By David Hunter
Time for the European stage racing to begin. It’s been a long Winter and I can’t wait!
The race kicks off with a 10.3km ITT, but you can see it’s not all flat. The final kilometre rises at an average of 6.4%, but that doesn’t tell the full story. The riders hit a wall in the final 400m, this will be a fun TT to watch.
It’s certainly not a flat stage, but this should really end in a sprint. The long descent into Alicante will put the teams off setting a fast pace on the climbs and the sprinters should be fighting it out for the win.
The GC fun begins with an interesting finish in Chera. There are a couple of cat 3 climbs in the closing 12km and an uphill kick to the line. This will make life too difficult for the quick men and we’ll see the puncheurs and GC riders fight for the victory. The main contenders will approach this finale with great care as the roads are narrow and I expect to see some gaps.
A big day of climbing ending with 4.2km at 6.9%. This is the Queen stage and the battle on the final climb will decide who takes home the crown. If you remove the easy start to the climb, it is 3.3km at 9.2%, which will hurt the legs of most riders.
The final stage is no more than a criterium around the streets of Valencia. A day for the quick men.
TT Riders v Climbers
The opening stage will have the big engines licking their lips. Yes, there is a climb at the end but they’ll still fancy their chances of taking the stage by a comfortable margin. Stage 3 isn’t hard enough to drop the best TT riders, meaning the fourth day is the big one. With bonus seconds on offer for the winner, the TT boys will be hoping to hang tough and limit their losses, but this will be tough. Around 4km at 7% will be very hard for any of the heavier riders and this is where the puncheurs and climbers will look to take the overall win. A punchy climber with a strong TT has to start as the big favourite for the race.
Alejandro Valverde – 4th, 10th and 3rd in the recent Mallorca Challenge, but I wouldn’t start talking about any curse just yet. The world champion has enjoyed his Winter, clocking up a lot of kilometres in his home region of Murcia. Heading into this race, he knows the stages are just about perfect for him. Valverde will be fully focused on the TT, as it’s vital he doesn’t lose much time to his GC rivals. He then has two opportunities to pick up a win, in stages 3 and 4, plus the bonus seconds that are on offer. Movistar have a strong squad to support his ambitions, everyone will be hoping for an early win in the rainbow jersey.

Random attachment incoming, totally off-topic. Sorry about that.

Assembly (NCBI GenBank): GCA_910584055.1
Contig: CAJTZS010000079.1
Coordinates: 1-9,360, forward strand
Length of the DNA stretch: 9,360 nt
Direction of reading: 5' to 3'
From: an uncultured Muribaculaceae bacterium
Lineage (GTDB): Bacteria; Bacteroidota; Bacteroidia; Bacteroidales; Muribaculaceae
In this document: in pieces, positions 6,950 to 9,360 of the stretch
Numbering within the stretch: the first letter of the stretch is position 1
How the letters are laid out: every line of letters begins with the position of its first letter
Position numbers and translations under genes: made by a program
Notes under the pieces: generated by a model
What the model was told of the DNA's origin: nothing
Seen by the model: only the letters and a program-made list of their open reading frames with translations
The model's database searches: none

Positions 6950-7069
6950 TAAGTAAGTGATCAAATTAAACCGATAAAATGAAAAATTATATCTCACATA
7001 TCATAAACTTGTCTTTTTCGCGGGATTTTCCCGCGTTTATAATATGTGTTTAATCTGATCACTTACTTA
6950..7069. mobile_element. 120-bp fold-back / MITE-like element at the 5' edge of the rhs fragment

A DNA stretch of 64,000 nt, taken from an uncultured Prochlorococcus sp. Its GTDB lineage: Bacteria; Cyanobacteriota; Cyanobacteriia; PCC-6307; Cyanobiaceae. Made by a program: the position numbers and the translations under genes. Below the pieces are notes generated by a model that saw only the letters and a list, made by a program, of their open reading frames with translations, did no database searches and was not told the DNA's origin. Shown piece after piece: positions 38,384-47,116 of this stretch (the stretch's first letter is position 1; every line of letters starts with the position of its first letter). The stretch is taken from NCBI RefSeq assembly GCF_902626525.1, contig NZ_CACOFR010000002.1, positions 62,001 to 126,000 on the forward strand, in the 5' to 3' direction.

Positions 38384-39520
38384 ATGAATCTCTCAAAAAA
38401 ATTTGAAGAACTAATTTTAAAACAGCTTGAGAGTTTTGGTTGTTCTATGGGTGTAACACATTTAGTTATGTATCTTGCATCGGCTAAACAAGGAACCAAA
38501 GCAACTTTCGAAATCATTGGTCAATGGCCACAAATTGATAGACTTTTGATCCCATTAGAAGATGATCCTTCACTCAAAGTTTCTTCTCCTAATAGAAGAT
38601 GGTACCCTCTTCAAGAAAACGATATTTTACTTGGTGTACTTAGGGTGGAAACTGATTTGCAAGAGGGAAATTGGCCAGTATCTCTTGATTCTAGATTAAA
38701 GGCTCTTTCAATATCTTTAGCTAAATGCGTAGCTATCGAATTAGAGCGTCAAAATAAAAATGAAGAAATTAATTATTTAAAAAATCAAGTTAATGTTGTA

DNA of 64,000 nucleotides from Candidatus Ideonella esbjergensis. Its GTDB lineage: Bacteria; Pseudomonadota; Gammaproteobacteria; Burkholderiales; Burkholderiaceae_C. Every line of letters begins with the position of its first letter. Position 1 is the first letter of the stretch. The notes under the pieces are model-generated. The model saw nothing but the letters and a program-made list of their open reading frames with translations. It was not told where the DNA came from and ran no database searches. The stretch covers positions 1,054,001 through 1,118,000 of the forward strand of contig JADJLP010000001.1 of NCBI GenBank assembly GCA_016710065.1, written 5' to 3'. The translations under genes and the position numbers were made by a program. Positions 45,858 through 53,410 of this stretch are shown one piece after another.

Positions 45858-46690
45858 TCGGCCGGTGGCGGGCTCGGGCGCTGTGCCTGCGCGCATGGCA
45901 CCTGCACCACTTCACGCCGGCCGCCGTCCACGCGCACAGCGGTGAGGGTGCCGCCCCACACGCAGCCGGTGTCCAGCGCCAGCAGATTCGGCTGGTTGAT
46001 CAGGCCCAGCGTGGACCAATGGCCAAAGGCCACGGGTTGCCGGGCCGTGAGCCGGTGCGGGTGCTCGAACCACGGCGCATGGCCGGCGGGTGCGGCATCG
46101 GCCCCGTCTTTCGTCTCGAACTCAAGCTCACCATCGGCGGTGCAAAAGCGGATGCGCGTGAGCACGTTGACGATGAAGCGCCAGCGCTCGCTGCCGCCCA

David De La Cruz – his first season at Sky didn’t exactly go to plan. Yes, he managed to pick up stage wins in Andalucía and Paris-Nice, but his best GC position was 3rd in Burgos. Due to the strength of Sky’s squad, De La Cruz doesn’t get many leadership opportunities, which means he needs to grab them with both hands when they do come along. This is one of those moments. He’ll be hoping for a quick TT, putting him into a strong overall position. This will allow him to ride defensively on stage 4 and hope to follow Valverde and co.
Adam Yates – understandably, the focus has been on his brother after a wonderful 2018, but let’s not forget that Adam is a fantastic rider too. He’s not always that great on his TT bike, but over such a short distance he should be able to limit his losses. This will allow him to attack the Queen stage and put pressure on his rivals. Mitchelton-Scott arrive with a squad full of big hitters, they’ll expect to be challenging for the overall title.
José Gonçalves – you might be surprised to see him make this section, it’s certainly been a while. When he’s good he’s really good, the rest of the time he’s awful! On his day he can challenge the best in a TT, and he packs a fine uphill sprint. If his head is in the right place, the Portuguese rider has a chance of pulling off a big surprise. Either that or he finishes last.
Dylan Teuns – the Queen stage is perfect for the Belgian to shine. This is his first race for his new team, no doubt he’ll be wanting to impress. Teuns goes well on his TT bike, he should be able to beat a lot of the GC challengers and put himself in a strong position in the overall battle. Obviously, as this is his first race his form is unknown.
Luis Leon Sanchez – just like his friend Valverde, Sanchez gets better with age. After enjoying an impressive 2018, you can bet that he’s thirsty for more in 2019. The Murcia man started off in the Tour Down Under, finishing an impressive 4th place. Astana arrive with a strong team; the TT will determine who gets protection later in the week.
Jesús Herrada – he’s another that likes to start the year off with a bang. After taking a win in Mallorca, he’ll be full of confidence coming into this race. The Spaniard is a fine rider, but he’ll lose too much ground in the TT to challenge for the win, but the top 5 is a realistic ambition for him.
Both stages 3 and 4 are well suited to Alejandro Valverde. I expect him to be competitive in the TT, he always is in Spain, setting himself up for the GC days. I fully expect him to retain his title.
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